Americans have long viewed Appalachia more as stereotypical fiction than actual place—a doomed and backward land that remains both geographically and temporally isolated from the rest of the nation. “It is not of the twentieth century,” the authors of Hollow Folk, a derisive book about hillbillies, wrote in 1933. A “forgotten land,” Saturday Review declared in 1968. If we wished to believe in the American dream, we had to view the poverty and despair of Appalachia as somehow separate from our national aspirations: an American nightmare of its own making.

The region and its people remain poor for a simple reason: They were shaped by a legacy of extraction and exploitation. As Appalachia has been systematically stripped of its coal and timber and other resources—the wealth of an entire region converted into energy and capital for industrial America—the poverty rate has soared to 35 percent in mining communities like McDowell County, West Virginia. Many residents lack access to basic necessities like health care and transportation, let alone broadband internet. If some turn to an easy and self-destructive alternative, be it conservative politics or opioid painkillers, it isn’t because they lack the intelligence or strength of character to improve their own lot. It’s because false promises and cheap drugs are the only things the rest of America exports to Appalachia in plentiful supply.

When a place becomes fiction, the people who live there become characters. Photographer Espen Rasmussen set out to look beyond the two-­dimensionality that has been forced upon the region. His haunting images show us what we expect to see in Appalachia—miners, addicts, white men with rifles. But they also jolt us into the present by capturing an unexpected complexity—a noisy club scene, a quiet fiddlemaker, a young female fighter.

I left my corner of Appalachia in 2013. There are so few jobs available that I am not certain when—or if—I’ll return. But the longer I am apart from it, the more it feels like home, the distance clarifying what proximity obscured. In an increasingly homogenized world, Appalachia remains truly distinctive—in its culture, its idioms, its struggles. Its problems, though, are still American problems, albeit sharper and more extreme. Appalachia is not some mythic land out of time; it’s a living place, as independent as it is impoverished. And—as its people reminded us last November—it will not be forgotten.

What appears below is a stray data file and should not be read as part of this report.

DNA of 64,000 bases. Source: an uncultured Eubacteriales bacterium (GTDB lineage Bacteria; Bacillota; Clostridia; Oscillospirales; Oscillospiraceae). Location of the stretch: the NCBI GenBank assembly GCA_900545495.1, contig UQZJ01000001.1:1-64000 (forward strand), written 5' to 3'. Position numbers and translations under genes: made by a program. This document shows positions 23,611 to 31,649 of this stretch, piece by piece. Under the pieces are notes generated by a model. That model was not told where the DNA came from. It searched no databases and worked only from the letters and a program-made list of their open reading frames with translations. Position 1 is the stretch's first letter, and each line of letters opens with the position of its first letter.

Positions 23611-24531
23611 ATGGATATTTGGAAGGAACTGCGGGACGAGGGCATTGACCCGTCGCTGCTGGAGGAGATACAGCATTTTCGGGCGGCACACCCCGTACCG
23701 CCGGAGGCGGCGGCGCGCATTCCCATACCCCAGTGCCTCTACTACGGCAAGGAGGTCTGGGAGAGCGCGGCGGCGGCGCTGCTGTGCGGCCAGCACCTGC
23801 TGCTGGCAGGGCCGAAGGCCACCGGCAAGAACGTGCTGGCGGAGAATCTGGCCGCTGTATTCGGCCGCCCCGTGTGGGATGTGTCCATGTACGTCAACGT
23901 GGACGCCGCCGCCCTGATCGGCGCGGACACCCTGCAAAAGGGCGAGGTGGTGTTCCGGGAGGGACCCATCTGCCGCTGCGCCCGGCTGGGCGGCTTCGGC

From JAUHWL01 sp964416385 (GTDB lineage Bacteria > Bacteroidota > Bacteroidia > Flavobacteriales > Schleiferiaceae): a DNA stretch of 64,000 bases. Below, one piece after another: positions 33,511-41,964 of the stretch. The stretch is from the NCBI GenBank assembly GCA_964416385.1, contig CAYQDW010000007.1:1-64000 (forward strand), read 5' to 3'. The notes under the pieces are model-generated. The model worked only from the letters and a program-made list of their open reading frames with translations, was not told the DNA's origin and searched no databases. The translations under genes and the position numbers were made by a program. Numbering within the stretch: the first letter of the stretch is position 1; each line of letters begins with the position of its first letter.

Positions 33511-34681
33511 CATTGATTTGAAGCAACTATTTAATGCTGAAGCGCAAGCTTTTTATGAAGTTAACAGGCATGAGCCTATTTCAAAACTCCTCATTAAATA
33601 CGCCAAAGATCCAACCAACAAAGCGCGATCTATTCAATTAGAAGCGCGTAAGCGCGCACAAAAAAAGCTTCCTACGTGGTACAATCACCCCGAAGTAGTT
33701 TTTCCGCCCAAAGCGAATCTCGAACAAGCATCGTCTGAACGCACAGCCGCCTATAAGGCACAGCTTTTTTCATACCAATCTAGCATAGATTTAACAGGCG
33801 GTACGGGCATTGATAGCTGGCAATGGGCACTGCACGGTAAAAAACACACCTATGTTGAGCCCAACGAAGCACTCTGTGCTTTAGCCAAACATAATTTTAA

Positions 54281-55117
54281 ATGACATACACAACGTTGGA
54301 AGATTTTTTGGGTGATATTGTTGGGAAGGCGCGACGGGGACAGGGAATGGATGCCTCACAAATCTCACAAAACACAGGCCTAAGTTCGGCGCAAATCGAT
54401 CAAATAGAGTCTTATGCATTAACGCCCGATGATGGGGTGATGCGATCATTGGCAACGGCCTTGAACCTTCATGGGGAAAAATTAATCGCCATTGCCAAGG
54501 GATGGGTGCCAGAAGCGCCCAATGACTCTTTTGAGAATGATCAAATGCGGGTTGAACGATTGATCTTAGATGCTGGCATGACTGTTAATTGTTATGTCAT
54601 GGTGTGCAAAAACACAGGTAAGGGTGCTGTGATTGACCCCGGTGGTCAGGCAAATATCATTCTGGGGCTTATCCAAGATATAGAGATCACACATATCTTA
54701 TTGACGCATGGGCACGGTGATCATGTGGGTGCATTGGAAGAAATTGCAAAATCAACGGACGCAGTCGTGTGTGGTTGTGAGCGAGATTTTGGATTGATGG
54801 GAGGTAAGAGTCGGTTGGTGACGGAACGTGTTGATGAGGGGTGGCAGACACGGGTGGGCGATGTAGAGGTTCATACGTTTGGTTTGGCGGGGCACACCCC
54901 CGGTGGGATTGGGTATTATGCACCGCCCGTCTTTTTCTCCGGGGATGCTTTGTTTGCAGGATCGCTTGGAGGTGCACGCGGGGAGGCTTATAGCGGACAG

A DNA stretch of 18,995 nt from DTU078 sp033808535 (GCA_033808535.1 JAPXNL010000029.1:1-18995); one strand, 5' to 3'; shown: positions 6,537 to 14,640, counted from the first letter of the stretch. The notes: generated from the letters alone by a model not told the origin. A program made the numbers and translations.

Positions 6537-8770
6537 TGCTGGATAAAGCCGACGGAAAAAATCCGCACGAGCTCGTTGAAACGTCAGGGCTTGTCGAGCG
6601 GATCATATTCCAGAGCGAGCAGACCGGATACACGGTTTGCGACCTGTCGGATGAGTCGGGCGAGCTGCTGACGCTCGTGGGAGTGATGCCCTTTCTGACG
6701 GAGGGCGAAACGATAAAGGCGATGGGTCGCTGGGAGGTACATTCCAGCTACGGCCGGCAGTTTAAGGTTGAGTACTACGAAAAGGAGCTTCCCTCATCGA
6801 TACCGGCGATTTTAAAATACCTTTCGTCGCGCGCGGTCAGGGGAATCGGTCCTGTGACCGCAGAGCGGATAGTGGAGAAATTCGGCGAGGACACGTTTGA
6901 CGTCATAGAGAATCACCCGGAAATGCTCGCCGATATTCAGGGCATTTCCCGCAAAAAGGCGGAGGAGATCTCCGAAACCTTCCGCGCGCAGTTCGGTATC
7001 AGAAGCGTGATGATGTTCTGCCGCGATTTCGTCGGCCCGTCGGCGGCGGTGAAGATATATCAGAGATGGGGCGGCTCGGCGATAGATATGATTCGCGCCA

A miner labors underground in Wyoming County, West Virginia. Since 2011, the state has lost more than a third of its coal jobs, thanks to thinning seams, decreased demand, and increased automation. Unemployment rates in the area are double the national average. More than 20 percent of local residents live in poverty.

Young women compete for prize money by dancing onstage during a party at the Muncheez Bar and Grill in Beckley. Those who can are fleeing the region: West Virginia is losing residents at a faster rate than any other state—some 10,000 in the past year alone.

String players gather for a down-home jam session. “Music is the backbone of the Appalachians,” says mandolin player Jamie Smith. “It’s history and culture, present and past, war and peace, battles in the mines, everything all at once. It’s who we are, set to tune.”

A young woman and her friend smoke drugs before going out to a Halloween party. West Virginia has the country’s highest death rate from overdoses—so many that the state has already exhausted its indigent burial fund for the current fiscal year.

Jessie Boggess sits at the window of his home outside Dry Creek. A decorated Vietnam vet, he lives by himself deep in the woods and takes medication for PTSD. Nearly one in ten West Virginians served in the armed forces—one of the highest rates in the country.

Henry Hayes, a retired logger, didn’t seek medical care after he injured his eye in an ATV accident. “I don’t need a doctor,” he says. “Not unless a limb breaks off.” Thanks to Obamacare, the number of uninsured West Virginians has plunged from 21 percent to 9 percent.

Robert Davis, a chiropractor in Sophia, West Virginia, spends his spare time making violins by hand. It takes 250 hours to build a single instrument. “There’s a proudness to being West Virginian,” he says, “despite its trials and tribulations.”